It’s nowhere near as intense as what I imagine an actor experiences backstage, but I feel a fluttering nervousness before a curtain goes up on a play. I mean, any play, anywhere – on Broadway or the Bowery or in a church basement.
That’s because theater is as live and in-person as art gets. Whether you like it or not, a performance’s triumphs and belly flops come to seem excruciatingly intimate, as if you were somehow partly responsible for them.
That’s part of the reason that though I’ve been reviewing plays for The Times since 1993, I can say honestly that I’m never bored at the theater. Uncomfortable sometimes and even on occasion in pain, but never bored. It helps, of course, that I’m being paid to pay attention. Anything, if you focus on it closely enough, acquires interest, even the seemingly monochromatic.
But more important, theater is one of the few things in my life that I fell in love with early that I have remained in love with. (New York City is another.) I feel in an odd way as if I’m married to it, which means that I put up with it when it’s not behaving well because we have a long, long relationship, and I know the splendors of which it’s capable. It still has the power to make me grin, writhe and cry as nothing else can.
An unfortunately small minority of people feel this way these days, but they are a fierce and passionate lot. Theater criticism should be visceral, at least on some level, an articulation of that fierceness and passion. I usually do a fair amount of research before I see a show – on the history of previous productions (if it’s a revival) and the creative team. It’s part of a reviewer’s responsibility to provide context and background and back story, all the intellectual stuff.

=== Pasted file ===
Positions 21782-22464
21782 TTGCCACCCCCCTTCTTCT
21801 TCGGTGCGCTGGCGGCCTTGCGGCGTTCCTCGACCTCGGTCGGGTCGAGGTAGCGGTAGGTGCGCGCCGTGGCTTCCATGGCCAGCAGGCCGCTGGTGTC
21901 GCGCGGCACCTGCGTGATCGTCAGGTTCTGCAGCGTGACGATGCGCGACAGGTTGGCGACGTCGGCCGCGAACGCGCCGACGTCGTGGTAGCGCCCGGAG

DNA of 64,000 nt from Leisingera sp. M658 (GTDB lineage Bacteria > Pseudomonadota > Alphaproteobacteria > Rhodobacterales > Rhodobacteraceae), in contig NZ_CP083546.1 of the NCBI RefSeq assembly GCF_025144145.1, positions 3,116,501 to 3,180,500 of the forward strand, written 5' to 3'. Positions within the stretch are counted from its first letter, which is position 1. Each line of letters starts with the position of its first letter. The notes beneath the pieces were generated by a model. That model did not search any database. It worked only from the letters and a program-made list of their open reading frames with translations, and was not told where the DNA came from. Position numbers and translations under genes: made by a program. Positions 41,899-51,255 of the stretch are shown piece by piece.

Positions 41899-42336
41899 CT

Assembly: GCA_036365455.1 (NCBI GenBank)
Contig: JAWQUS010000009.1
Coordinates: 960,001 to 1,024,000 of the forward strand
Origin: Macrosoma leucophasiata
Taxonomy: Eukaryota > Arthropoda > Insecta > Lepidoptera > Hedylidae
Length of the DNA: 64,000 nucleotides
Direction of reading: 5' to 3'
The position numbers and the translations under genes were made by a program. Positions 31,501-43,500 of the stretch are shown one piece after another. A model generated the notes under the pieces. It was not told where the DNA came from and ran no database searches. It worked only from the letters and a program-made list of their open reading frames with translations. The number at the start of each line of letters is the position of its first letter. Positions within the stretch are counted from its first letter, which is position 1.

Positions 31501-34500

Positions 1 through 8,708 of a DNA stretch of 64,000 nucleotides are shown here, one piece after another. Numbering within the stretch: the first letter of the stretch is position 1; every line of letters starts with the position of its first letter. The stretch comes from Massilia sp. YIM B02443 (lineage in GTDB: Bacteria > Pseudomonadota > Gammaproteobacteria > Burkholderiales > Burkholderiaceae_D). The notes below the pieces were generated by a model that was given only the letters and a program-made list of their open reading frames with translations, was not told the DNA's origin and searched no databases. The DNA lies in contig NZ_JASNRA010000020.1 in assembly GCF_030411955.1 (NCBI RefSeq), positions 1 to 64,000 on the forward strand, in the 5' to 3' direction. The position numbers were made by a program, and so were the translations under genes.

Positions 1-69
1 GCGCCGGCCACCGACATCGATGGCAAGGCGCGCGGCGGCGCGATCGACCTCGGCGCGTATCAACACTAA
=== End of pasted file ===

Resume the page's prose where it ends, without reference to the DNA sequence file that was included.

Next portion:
There is always a part of my mind, the note-taking part, that weighs and assesses the shape of a script, the clarity of a performance, the merits of a technical design. But there’s another part of my play-going self that is anything but cerebral, and that’s the part I trust most. Every so often, my note-taking mind checks to see what’s going on with my face. If I’m smiling, the play is working. (This is true, even if it’s a tragedy.) And it’s working on a level that goes beyond artistic balance and precision, though such virtues are always welcome.
I’ve seen plays that are, objectively, total messes that move me in ways that their tidier brethren do not. That’s the romantic mystery of great theater. Translating this ineffability into printable prose is a challenge that can never be fully met. (If it could be, the ineffable wouldn’t be ineffable.) But having the chance to try two or three times a week remains for me a privilege and a painful pleasure. — Ben Brantley, Sept. 9, 2008